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A key ingredient in a wide range of cosmetics and medicinal products, neem oil is obtained from the fruits and seeds of the neem tree. This is an evergreen tree which is native to the Indian subcontinent. The oil is extracted from sun-dried or artificially dried neem seeds. Once it is collected, neem oil is filtered to remove impurities. The composition and quality of this oil depend largely on the extraction method and processes applied.

Neem oil has a strong and pungent odour. It is usually yellow or brown in colour. It has been estimated that neem trees in India bear about 3.5 million tonnes of seeds each year and about 700,000 tons of oil can be produced annually.

Neem oil is mainly used in organic farming, medicine and cosmetics. A wide range of skin care products such as neem soaps, neem shampoos, oils, body lotions, moisturizers, etc. are produced using this oil. It is also known to have antibacterial and antiviral properties and is used for preparing antiseptic solutions.

Organic farmers use neem oil as a pesticide to avoid crop damage due to insects and pests. This property of neem oil can also be used to get rid of household pests such as mosquitoes, ants, cockroaches, bed bugs etc.

Basic facts about neem:

  • Scientific name: Azadirachta indica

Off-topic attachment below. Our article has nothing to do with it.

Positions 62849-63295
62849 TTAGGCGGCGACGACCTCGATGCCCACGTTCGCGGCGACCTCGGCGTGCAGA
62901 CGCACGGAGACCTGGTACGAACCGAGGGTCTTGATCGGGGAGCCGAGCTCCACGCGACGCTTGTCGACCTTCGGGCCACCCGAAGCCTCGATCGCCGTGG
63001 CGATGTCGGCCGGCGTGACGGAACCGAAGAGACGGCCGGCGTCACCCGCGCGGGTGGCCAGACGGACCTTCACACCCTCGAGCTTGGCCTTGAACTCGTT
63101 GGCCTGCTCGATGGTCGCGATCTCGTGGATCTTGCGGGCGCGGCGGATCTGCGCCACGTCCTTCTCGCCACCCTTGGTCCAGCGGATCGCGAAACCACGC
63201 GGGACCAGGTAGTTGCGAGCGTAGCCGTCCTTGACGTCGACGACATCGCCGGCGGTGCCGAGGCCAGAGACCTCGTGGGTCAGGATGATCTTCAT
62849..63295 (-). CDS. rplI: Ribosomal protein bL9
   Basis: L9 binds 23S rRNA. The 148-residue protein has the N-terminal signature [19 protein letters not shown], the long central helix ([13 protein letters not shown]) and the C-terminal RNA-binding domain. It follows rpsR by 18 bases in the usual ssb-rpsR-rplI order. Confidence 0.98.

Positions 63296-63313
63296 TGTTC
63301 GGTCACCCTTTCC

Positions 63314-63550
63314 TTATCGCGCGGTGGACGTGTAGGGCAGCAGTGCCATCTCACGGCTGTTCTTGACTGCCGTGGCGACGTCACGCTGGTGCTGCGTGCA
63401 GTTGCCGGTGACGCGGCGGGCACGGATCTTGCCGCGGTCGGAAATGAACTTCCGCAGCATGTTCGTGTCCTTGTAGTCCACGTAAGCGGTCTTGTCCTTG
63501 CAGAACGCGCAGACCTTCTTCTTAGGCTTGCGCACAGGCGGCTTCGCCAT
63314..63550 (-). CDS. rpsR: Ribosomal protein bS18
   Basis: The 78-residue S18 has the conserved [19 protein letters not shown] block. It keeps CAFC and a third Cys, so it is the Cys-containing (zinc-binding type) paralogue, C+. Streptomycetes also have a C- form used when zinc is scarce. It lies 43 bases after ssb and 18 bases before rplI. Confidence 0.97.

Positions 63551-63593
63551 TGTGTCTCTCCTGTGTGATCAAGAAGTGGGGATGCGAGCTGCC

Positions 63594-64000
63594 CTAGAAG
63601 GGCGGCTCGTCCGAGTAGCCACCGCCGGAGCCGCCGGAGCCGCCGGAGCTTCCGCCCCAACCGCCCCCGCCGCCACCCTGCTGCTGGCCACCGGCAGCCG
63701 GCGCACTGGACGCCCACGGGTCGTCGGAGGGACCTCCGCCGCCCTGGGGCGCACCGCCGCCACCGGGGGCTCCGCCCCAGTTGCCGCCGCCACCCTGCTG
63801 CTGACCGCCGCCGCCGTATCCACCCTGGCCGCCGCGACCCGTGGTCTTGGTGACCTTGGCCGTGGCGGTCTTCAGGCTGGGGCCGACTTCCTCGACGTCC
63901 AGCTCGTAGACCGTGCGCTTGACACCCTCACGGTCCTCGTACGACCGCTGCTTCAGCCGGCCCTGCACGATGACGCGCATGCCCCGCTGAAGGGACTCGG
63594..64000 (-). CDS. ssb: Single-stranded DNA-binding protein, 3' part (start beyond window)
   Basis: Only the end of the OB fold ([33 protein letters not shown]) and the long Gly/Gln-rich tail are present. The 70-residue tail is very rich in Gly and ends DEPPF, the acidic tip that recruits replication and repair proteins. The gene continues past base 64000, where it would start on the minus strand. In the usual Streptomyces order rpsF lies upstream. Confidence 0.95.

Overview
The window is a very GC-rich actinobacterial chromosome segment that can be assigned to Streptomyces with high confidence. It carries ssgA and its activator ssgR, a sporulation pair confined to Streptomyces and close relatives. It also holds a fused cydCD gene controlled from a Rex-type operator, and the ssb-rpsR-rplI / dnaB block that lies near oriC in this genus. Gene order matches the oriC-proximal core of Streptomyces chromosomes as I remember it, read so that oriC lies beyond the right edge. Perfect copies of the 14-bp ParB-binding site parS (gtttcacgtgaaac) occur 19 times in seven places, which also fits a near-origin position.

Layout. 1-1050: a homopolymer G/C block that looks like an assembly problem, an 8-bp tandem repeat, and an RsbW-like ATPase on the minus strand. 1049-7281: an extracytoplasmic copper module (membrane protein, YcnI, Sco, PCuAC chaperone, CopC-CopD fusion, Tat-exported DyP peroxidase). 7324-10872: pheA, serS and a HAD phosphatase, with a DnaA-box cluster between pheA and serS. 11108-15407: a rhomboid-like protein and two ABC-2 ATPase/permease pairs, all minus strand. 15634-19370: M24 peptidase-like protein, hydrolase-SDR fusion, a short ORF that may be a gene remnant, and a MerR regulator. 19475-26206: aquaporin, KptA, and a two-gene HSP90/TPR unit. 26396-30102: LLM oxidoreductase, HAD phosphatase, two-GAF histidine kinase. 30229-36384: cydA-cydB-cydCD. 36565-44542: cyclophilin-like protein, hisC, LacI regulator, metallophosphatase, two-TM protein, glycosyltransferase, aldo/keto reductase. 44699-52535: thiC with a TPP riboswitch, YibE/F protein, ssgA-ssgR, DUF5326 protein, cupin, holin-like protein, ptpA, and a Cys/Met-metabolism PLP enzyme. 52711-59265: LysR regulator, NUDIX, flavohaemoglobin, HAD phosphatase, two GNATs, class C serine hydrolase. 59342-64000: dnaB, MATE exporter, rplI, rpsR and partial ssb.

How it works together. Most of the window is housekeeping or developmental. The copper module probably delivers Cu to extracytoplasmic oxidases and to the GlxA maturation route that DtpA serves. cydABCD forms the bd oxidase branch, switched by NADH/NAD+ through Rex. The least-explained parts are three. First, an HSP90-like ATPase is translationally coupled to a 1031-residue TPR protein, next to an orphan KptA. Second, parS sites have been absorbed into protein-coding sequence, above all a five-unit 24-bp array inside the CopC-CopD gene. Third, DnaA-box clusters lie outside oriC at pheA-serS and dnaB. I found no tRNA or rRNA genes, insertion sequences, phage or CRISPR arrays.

• Family: Meliaceae; Mahogany family
  • Common name: Neem, Indian lilac
  • Sanskrit name: Nimb, Arista
  • Parts used: Leaves, seeds and fruits
  • Native and Geographical distribution: Neem is native to India and Burma. Currently, it is found in many parts of Asia and Africa, and tropical regions of the western hemisphere. It grows in almost all parts of India including the northern colder states. But, the largest plantation of neem tree is found in north-west India and in Uttar Pradesh. In India, neem is usually planted as a roadside plant as it retains leaves throughout the year. Few other countries where neem trees can be found are Burma, Indonesia, Pakistan, Philippines, Ghana, Nigeria, The United States.
  1. Neem oil nutrition facts
  2. Neem oil health benefits
  3. Neem oil side effects
  4. Takeaway

Although neem oil has numerous health benefits, it is bitter and non-edible. But recent research indicates that debittered neem oil could have the same nutritional profile and chemical composition as other edible oils. Research suggests that neem oil has about 50% oleic acid and 15% linoleic acid.

Neem oil has been used for ages in the Unani, Ayurvedic, and Homeopathic medicines. Even modern medicine uses this oil for the treatment of several ailments. Extensive research has been going on to extract more benefits from neem.

  1. Neem seed oil has anti-inflammatory properties
  2. Neem oil for oral health
  3. Neem oil for skin care
  4. Neem oil has anti-bacterial properties
  5. Neem oil for birth control
  6. Neem oil for scalp tumor wounds
  7. Neem oil benefits for head lice
  8. Neem oil benefits as mosquito repellent
  9. Neem oil benefits for cancer

Neem seed oil has anti-inflammatory properties